And the justification? A shortage of sugar in the U.S. I’d laugh if that wasn’t the saddest thing I’ve ever heard. Usually I don’t put much energy into government conspiracies, but this is more than a bit much.

JoAnna February 18, 2011 - 2:28 AM

Erika, I have co-workers that don’t understand why I’m so excited to start my garden in a few weeks. They’ve told me to just buy my vegetables at the store, and not go thru the trouble of buying heirloom seeds, seed starting, planting and weeding, etc… I like the idea of growing plants whose seeds I can harvest for future seasons. Can’t do that with hybrids. And some Monsanto hybrids won’t even produce viable seeds. Since grain is a seed, what does it mean when it’s engineered to be sterile? As in you grow the plant and those seeds are sterile. What does it do to our bodies to consume sterile grain?

I have noticed that since I’ve eliminated processed foods from my diet, my health is better. No congested sinuses in the morning, no annual winter cold/flu, my skin is clearer, and less fatigue. It’s funny/scary when you think of how many soy/corn derivatives there are out there disguised as “food” or food additives.

I wonder if too many Americans are addicted to those same additives to even care about Monsanto if it means they’ll go without their convenience foods. I also wonder if Monsanto is banking on that…

Samantha Sophia February 18, 2011 - 11:00 AM

Is it asking to much to make a fully informed decision about what I eat. It is so ridiculous.

Danielle February 19, 2011 - 8:35 AM

It’s crazy isn’t it? We the consumers are not being told about where our food comes from- I wonder if 50 years from now there will be some massive lawsuit when it is scientifically proved that these genetically modified food are not fit for human consumption. Awesome that we are the guinea pigs of these scientists! (sarcasm)

What can we do? Vote with our grocery dollars! I went out to eat at a local place, and I was kinda shy about asking if the ingredients were organic (the restaurant had something about using local ingredients etc but for all I know that could just be for one dish). I didn’t want to sound ‘bougie’ to the server or my friend I was with. But you know, it’s my health and my body – it’s okay to want to put the best into it.

Lisa February 20, 2011 - 7:18 PM

I have watched Food, Inc., and Fast Food Nation. But it was not until I watched the documentary Earthlings and read the book Fast Food Nation that I really realized all the harm I have been doing to my body over the years. Also thank you for this website.

Tiera September 5, 2011 - 5:24 PM

If I’m not mistaking, I believe that the top right corner says “MICROWAVABLE for added carcinogens.” Carcinogens? You mean those pesky little things that cause cancer?…In MY food? Na..I’ll pass…

Mimi September 19, 2011 - 9:05 PM

What the officials do to foods these days are scary! It makes me wonder is anything honestly edible anymore? All we can do is be aware and careful 🙁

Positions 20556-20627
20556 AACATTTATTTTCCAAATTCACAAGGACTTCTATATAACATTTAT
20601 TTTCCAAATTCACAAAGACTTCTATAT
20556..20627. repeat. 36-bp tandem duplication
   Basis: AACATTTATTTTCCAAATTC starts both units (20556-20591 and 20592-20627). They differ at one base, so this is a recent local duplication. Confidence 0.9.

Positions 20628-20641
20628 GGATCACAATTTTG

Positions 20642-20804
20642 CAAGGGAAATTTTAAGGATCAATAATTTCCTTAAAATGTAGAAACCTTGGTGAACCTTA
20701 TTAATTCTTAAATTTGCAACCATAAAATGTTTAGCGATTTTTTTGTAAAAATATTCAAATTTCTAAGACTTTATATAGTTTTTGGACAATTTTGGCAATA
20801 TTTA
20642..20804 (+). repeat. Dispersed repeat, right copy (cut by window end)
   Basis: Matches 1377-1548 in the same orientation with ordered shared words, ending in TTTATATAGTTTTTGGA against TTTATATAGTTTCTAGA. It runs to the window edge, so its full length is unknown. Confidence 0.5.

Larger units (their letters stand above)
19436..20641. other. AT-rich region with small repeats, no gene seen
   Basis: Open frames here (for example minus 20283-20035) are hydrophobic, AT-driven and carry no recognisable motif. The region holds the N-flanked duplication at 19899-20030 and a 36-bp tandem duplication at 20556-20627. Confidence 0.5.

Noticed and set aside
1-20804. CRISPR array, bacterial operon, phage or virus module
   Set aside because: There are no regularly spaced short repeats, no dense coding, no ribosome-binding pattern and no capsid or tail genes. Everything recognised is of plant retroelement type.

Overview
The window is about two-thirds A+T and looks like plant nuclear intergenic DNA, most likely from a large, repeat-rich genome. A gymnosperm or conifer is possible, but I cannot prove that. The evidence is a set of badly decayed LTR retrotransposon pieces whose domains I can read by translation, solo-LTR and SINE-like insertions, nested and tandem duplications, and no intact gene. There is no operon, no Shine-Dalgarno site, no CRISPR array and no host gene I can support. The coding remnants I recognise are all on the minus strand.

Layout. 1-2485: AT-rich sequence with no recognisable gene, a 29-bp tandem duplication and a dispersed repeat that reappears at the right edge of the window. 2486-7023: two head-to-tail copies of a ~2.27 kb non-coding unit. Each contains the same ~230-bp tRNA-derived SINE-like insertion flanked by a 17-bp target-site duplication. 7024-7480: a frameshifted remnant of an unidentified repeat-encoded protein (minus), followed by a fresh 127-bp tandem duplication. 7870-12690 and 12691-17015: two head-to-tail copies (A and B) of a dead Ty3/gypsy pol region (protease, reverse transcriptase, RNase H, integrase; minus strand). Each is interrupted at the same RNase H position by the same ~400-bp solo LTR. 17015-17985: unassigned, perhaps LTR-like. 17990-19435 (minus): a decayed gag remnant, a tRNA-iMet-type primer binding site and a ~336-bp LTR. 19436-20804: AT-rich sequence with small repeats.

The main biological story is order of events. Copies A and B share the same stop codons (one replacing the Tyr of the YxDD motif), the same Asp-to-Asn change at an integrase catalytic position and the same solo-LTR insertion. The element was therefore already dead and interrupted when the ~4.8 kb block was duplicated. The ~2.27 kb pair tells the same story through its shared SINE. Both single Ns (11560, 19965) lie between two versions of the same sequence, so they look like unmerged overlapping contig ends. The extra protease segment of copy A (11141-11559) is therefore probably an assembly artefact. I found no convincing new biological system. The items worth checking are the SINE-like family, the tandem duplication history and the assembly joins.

Mz. Adventure December 26, 2011 - 5:09 PM


you might find this web site of interest in your quest to research GMO foods. There is a lot of information here. This particular article speaks on the GM foods that have recently been approved by our government. Also keep in mind that a lot of the farm raised fish and other animals that we consume are fed GMO waste turned into feed for these animals. It was recently discovered that GMO’s caused gastric distress in animals that consume this feed, something the scientist call split gut disease, in which the gut begins to leak intestinal fluids into the stomach cavity causing disease in the animals. We are eating these animals and “farm raised” fish, shrimp, salmon..etc. 90% of the soybeans or soybean based foods are made from GMO. So we are already eating this stuff indirectly. Scary does not even begin to describe it.

Jelly Jam September 17, 2013 - 1:42 AM

Long time listener, first time caller! 🙂 I read this blog right after watching a video I saw on FB that definitely fits with the topic, so I wanted to share. It’s a segment from a show on Canadian tv…I think the Lang & O’Leary show.

Apparently, a 14 yr old girl from Canada who’s advocating for labeling asked to debate the male host, O’Leary, because he’s a big proponent of GMOs. I guess the hosts and the producers thought having a kid on the show would be easy prey, but the kid held her ground and had great retorts.

Anyway, the hosts kept trying to trap the girl into saying she was anti-science because she was suspicious of GMO companies, which to me as a scientist was anti-scientific and anti-ethical since a good researcher ALWAYS questions things, even their own work. And there was a moment when the girl said she’d be less suspicious of GMOs if there was actual long-term, longitudinal research on GMOs done by independent entities other than biotech companies. And O’Leary said flat out, “There is long-term research. We’ve been eating GMOs all this time [and we’re okay.]” (In so many words.) And his co-host Lang chimes in “We’re the lab rats.”

I don’t think the hosts meant to say that, but it was the realest (and scariest) statements ever. Check it out:


Erika Nicole Kendall September 17, 2013 - 11:19 AM

WOW. I mean…WOW.